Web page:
db

What kind of SQL … ??

Tech: Relational Database Management Systems

Challenge: I wanted to take a few moments to read, research, and write down the differences in relational databases. I have experienced this many times – when asking a colleague a high-level conceptual database question, the initial response is “what kind of database is it?”… I don’t always think that is relevant considering the question, but nonetheless I’d like to know the key advantages & disadvantages among these popular systems.

SQLite

  • Advantages
    • light-weight, easy to embed in software
    • very fast read/write
    • no install/configure
    • minimal bugs
    • serverless
    • open-source
  • Disadvantages
    • restricted to 2GB in most cases
    • can only handle low volume transactions
    • no concurrent writes (bad for write-intensive)
    • not multi-user
    • no data type checking (can insert string into integer field)

 
MySQL (side note: LAMP-stack… Linux, Apache, MySQL, PHP)

  • Advantages
    • open source
    • most secure & reliable – used by WordPress, Facebook, Twitter
    • great data security & support for transactional processing (eCommerce)
    • configurable for flawless performance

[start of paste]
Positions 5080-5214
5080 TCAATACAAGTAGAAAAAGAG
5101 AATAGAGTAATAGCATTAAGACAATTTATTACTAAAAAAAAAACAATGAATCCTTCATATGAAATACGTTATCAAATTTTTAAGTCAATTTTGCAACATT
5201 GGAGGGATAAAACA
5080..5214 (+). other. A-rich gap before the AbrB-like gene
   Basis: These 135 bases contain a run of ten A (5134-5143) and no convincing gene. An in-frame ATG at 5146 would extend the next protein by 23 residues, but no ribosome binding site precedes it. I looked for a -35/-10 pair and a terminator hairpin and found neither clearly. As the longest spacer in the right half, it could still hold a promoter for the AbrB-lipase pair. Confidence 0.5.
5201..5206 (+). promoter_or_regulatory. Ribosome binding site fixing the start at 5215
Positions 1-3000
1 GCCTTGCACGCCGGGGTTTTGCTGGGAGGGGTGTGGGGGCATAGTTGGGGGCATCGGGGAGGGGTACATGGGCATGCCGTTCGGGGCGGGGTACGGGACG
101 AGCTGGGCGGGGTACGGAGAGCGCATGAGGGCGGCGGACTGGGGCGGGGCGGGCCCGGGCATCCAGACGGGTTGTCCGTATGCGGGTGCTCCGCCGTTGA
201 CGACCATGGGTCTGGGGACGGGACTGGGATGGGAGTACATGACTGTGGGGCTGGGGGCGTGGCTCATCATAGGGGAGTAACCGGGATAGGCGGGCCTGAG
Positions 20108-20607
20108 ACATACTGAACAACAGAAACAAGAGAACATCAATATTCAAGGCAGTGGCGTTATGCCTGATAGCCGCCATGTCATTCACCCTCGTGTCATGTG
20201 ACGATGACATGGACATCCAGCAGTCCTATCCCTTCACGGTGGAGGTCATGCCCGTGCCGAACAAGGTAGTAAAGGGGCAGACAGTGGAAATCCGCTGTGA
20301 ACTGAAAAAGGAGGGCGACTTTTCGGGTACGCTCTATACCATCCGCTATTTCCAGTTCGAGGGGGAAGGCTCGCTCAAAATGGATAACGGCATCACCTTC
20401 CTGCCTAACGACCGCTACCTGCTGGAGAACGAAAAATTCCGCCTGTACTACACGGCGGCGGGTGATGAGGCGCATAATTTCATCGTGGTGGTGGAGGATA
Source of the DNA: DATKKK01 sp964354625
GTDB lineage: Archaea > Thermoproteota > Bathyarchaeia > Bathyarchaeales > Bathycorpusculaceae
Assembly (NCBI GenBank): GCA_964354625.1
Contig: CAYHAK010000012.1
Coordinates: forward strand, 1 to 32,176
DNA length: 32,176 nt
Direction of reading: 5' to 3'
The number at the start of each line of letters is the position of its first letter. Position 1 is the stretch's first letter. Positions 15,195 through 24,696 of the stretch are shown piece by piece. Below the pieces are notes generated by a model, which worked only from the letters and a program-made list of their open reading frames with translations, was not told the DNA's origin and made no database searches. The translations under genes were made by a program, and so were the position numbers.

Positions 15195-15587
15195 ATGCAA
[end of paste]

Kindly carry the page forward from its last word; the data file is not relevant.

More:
• optimized for web applications
    • can run on all major platforms, and supports apps in all popular languages
    • easy to learn
  • Disadvantages
    • might not be great for high concurrency levels
    • helmed by Oracle now… progress has slowed/halted
    • key features are applications and add-ons (text search, ACID compliance)
    • can be limited in areas such as warehousing, fault tolerance, performance diagnostics

 
PostgreSQL

  • Advantages
    • open source
    • exhaustive library & framework support
    • superior query optimizer (great for complex data models)
    • built-in NoSQL key-value store
    • can practically be used for any data problem situation
    • integration with Heroku
    • very reliable
  • Disadvantages
    • so expansive, can be tough to learn
    • slower than MySQL

 
Oracle

  • Advantages
    • all instances backward compatible
    • high functionality for large data sets – many large international banks utilize Oracle
    • high data integrity (aces ACID test)
    • efficient data-recovery tech (Flashback)
    • supports cursors (making programming easier)
  • Disadvantages
    • expensive
    • complex
    • high level of expertise typically needed to properly administer

 
Microsoft SQL Server (MS SQL)

  • Advantages
    • enterprise level 
    • excellent data recovery
    • easy to install
    • great security features (security audits, events can be automatically written to log)
    • great scalability
    • integration w/ .NET framework
  • Disadvantages
    • expensive
    • limited compatibility (Windows-based)
    • uses custom core language

 

Reference:

Wikipedia: RDMSs